Making beef and tillage enterprises work hand-in-hand

Traditionally on farms along the eastern and south-eastern seaboards, both beef and tillage enterprises have worked in harmony with one another.

Although tillage farming is not considered a viable option on a lot of beef farms around other parts of the country – those who are able to establish a tillage enterprise are taking advantage of its benefits.

Peter Byrne is an example of one of these farmers who is able to make both enterprises work hand-in-hand. Being a participant in the Teagasc Green Acres Calf to Beef Programme, he farms from his home base in Castledermot, Co. Kildare.

Peter operates a calf-to-beef system where both spring and autumn-born calves are carried to slaughter, while a 20-cow suckler herd and a tillage enterprise are also in operation.

Utilising homegrown feeds

On most beef farms, a grass and silage-based diet alongside purchased concentrates from a feed mill would be the main source of feed options.

However, on Peter’s farm, thanks to his tillage enterprise, he is able to incorporate homegrown cereals and fodder/forage crops (beet and maize) into the diets of his finishing animals annually.

Ensuring that the books balance and having neither enterprise made to look more or less profitable is an important factor to consider.

To prevent this from happening, the feeds produced from the tillage enterprise are ‘purchased’ at market value by the beef enterprise.

This ensures a fair portrayal of profitability for both systems when profit monitors are being completed.

Finishing diets

From the crops available to Peter, he is able to formulate a winter-finishing diet consisting of high-quality grass silage; homegrown cereals; forage maize; and beet.

Second-cut grass silage will be offered first in the mixed diets and has been tested at 73 dry matter digestibility (DMD), 15% crude protein and 25% dry matter. Following this later in the winter period will be the farm’s first-cut silage which has tested at 77 DMD along with a crude protein level of 15.5%.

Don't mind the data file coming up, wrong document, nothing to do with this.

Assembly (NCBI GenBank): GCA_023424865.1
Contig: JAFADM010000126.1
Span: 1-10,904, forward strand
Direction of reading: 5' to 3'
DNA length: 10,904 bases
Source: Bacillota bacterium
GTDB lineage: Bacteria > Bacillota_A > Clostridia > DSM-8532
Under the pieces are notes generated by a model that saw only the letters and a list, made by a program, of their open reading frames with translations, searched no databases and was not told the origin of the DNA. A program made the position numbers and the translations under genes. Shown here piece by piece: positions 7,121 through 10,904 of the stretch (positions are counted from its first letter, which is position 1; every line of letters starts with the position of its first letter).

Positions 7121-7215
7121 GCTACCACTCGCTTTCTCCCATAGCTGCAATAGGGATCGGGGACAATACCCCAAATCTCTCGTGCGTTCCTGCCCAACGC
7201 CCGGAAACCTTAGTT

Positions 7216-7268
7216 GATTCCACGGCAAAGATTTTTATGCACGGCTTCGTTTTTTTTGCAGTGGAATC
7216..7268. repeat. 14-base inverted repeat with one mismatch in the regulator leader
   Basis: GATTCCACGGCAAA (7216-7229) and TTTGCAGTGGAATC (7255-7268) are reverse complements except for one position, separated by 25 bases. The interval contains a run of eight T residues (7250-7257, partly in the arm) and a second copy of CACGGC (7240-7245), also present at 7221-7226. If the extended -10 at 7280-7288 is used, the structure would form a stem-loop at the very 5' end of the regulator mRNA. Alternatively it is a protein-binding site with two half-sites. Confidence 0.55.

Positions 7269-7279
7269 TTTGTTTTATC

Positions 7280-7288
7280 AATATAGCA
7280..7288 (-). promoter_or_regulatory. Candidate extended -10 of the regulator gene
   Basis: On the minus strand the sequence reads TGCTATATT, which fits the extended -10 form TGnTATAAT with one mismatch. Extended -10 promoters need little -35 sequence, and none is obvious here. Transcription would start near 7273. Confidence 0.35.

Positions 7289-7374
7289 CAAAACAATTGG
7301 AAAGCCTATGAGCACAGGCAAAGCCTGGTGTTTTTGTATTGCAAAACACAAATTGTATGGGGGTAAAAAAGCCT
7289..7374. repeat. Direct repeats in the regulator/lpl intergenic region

Having this high-quality silage available, it will reduce the levels of purchased concentrates required on Peter’s farm.

This will, in turn, allow him to formulate his diets at a lower cost and aiding potential farm profitability.

As his diets are required to be high-energy based, further purchased supplements are required such as maize meal and straight beet pulp. These are then composed into a total mixed ration (TMR), with the diet composition being outlined in table 1 (below).

*Minerals are supplied on top of TMR mix

The costing involved with this mix is averaging at 17c/kg DM, while providing 0.94 UFV/kg DM at 12% crude protein.

Monitoring animal performance

In order to sustain a profitable beef production, a key measure is to ensure that animals on-farm achieve the desired levels of weight gain at every stage of production.

By participating in the Teagasc Green Acres programme, Peter weighs his animals three times each year, targeting periods such as turnout, mid-season and housing.

Finishing animal performance is carefully monitored on Peter’s farm; this is achieved by weighing cattle throughout the finishing period. From this data, he can calculate his animals’ daily live-weight gains and make informed decisions on when to draft his animals appropriately.

Table 2 (below) illustrates the results of the housing weighing, carried out on October 27, for the different categories of stock present on the farm. The data below highlights the change in weight relative to the same stock group of the previous year.

*15 out of total 34 animals in this category were already slaughtered.
**27 out of total 39 animals in this category were already slaughtered

This information will illustrate to Peter how his animals have performed at grass since the mid-season weighing was completed – while also providing a definite starting point to base his winter finishing targets.

Targets for winter period

In terms of cattle numbers being finished at the end of this year, there are currently 12 autumn 2018-born steers that are targeted to be finished over a 60-day period.

These animals have already achieved an average weight of 600kg on October 27. Through an average daily gain of 1kg/day over the finishing period, they should weigh a minimum of 660kg at slaughter. A targeted carcass weight of 335kg, alongside a 51% kill out percentage, has been assigned to these animals.

Following on from this, there will be 19 heifers remaining on the farm that were born in the spring of 2019. These heifers consist of early maturing breeding, such as Angus and Hereford. Keeping this in mind, these will be allocated an average finishing period of 50 days.

There will inevitably be some heifers from this group that will have to be carried to the 60-day mark.

However, as heifers are drafted frequently for use in Peter’s butchering business, an average finishing period of 50 days is a more representative figure for the group.

Keeping this in mind, a targeted minimum average daily gain of 0.9kg should be achieved. These heifers should then aim for an average live-weight at slaughter of 531kg or a 260kg carcass (49% kill out), as can be viewed in table 3 (below).

Once the heifers have been slaughtered, the remaining animals on the farm for winter finishing consist of spring 2019-born steers, which will be drafted in February / early March.

These steers have been assigned a targeted daily gain of 1kg. As their starting weight at housing is 523kg, an average live-weight of 643kg would be desirable along with a 328kg carcass.